AL TAJI AIRBASE, Iraq - For two militaries separated by mere walls here, the distance between the U.S. and Iraqi forces seems like a barrier few climb, let alone get an opportunity to see over the top of.

A healthy relationship between the two sides is not only important, but also necessary, as the U.S. prepares to hand control of the country over the Iraqi forces under the articles of the Security Agreement.

Col. Douglas Gabram, from Cleveland, Ohio, 1st Air Cavalry Brigade's commander, helped facilitate this partnership between the two sides by making a goodwill visit to the Iraqi air force, June 18, at al-Taji air base.

Gabram met with Brig. Gen. Nadhem Lafta al-Ajwdi, commander of al-Taji Airbase, to discuss issues concerning both sides and said the main reason for the visit was to develop a partnership with the Iraqi air force.

"It's important because we're here to protect the local population and increase security," Gabram said. "The Iraqi's have to take things back and part of it is their air force, which has come a long way since last time I saw them."

Gabram said the 1st ACB is capable of helping the Iraqi's in various ways, including operations, maintenance and air traffic control.

"That's what we are going to try and do during our year here," Gabram said of the assistance the 1st ACB will offer.

The visit promoted goodwill between the two sides, but Gabram said there is more to be achieved than simply good ties.

"It was a goodwill visit, but we have to build on that, because we can talk a lot, but actions speak louder than words," Gabram said.

One of the issues discussed during the visit was the Iraqi's request for a controller in the airfield control tower to help facilitate tower operations and make it easier to communicate with Iraqi aircraft.

Al-Ajwdi, said he wants to ensure safety between both Iraqi and 1st ACB aircraft, which is why he feels an Iraqi presence is required in the tower.

"I want all our aircraft and crew to come back alive and safe," al-Ajwdi said. "To achieve that, we need a control officer in the tower to help the Iraqi pilots while they are airborne."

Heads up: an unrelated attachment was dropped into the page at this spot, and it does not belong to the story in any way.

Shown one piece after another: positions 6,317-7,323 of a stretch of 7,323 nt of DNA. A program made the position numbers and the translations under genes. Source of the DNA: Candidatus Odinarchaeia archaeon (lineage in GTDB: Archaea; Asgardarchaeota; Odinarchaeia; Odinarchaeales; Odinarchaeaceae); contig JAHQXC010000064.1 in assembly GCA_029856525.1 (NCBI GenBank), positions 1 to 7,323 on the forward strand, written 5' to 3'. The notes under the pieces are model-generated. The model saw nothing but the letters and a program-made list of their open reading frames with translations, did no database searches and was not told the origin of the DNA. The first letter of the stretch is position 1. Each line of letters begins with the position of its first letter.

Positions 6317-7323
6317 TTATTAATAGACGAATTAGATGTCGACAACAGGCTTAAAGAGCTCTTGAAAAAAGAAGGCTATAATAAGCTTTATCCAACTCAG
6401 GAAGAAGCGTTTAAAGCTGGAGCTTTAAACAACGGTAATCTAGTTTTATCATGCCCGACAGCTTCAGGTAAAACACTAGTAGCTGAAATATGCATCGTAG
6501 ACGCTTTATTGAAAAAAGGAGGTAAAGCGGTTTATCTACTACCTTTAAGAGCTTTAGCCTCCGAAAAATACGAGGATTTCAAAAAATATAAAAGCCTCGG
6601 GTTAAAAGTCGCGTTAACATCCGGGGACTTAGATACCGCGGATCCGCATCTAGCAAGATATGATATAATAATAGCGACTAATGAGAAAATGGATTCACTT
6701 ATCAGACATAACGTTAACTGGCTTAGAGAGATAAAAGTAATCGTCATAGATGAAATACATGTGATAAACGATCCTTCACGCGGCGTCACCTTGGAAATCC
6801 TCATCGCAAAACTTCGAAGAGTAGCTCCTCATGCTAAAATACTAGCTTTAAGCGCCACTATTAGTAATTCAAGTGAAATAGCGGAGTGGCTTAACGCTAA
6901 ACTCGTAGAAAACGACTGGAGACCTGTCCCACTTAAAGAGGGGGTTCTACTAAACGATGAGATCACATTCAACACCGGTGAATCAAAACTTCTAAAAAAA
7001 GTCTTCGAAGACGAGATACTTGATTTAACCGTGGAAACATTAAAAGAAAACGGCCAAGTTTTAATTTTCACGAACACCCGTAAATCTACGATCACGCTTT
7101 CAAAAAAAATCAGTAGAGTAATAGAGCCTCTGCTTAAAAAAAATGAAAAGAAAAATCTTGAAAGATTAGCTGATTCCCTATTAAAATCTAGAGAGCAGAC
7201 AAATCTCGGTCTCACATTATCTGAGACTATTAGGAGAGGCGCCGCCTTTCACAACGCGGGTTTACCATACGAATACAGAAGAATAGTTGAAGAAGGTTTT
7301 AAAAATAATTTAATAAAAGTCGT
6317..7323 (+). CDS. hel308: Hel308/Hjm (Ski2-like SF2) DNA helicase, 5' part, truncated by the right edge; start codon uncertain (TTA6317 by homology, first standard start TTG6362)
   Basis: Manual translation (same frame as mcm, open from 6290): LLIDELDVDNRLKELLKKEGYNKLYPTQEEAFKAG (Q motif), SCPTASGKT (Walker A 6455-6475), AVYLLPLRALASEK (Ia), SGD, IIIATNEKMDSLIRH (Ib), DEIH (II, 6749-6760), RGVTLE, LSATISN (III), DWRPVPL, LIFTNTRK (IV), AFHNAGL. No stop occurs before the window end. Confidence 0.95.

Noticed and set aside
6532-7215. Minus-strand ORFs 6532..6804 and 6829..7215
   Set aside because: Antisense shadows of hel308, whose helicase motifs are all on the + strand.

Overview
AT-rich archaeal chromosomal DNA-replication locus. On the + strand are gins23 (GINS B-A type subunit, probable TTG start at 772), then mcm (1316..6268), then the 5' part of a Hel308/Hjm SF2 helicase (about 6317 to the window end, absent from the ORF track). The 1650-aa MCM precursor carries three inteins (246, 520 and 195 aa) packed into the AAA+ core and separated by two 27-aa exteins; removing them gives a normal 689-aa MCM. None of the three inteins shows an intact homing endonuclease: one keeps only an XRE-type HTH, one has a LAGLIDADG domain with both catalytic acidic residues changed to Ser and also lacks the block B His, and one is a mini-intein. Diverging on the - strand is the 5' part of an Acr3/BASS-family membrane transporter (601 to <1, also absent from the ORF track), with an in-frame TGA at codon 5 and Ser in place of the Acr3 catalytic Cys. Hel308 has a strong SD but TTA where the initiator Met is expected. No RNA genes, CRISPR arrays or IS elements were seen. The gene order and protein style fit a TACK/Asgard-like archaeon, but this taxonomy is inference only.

Equally as important is the experience the Iraqi air force will gain from being in the control tower, al-Ajwdi said.

"It will teach us how to handle situations better by working with the American control officers," al-Ajwdi said. "Instead of sending our officers to courses to learn this, we can use the American equipment which is more modern."

Gabram accepted the request and said it would be beneficial to both sides.

"When an Iraqi makes a call from an aircraft, the translation is sometimes a barrier," Gabram said. "If they have an emergency, that will help us understand what they need."

The Iraqi's gave Gabram and other 1st ACB party members a tour of the air base, before enjoying a meal, which Gabram said capped off a successful visit.

"They treated us great and we are going to have them ... over here to continue the relationship at company and battalion level," Gabram said. "We can show them our operation centers, our medevac procedures and maintenance."

The day was a momentous one for al-Ajwdi, who said the visit was productive for him and his staff.

"The visit was very pleasing and useful for us," al-Ajwdi said. "I have a feeling we will co-operate well."

Furthermore, the occasion was joyous and will be remembered for a long time, he said.

"Happy moments are few in the human life, and today I lived one of them."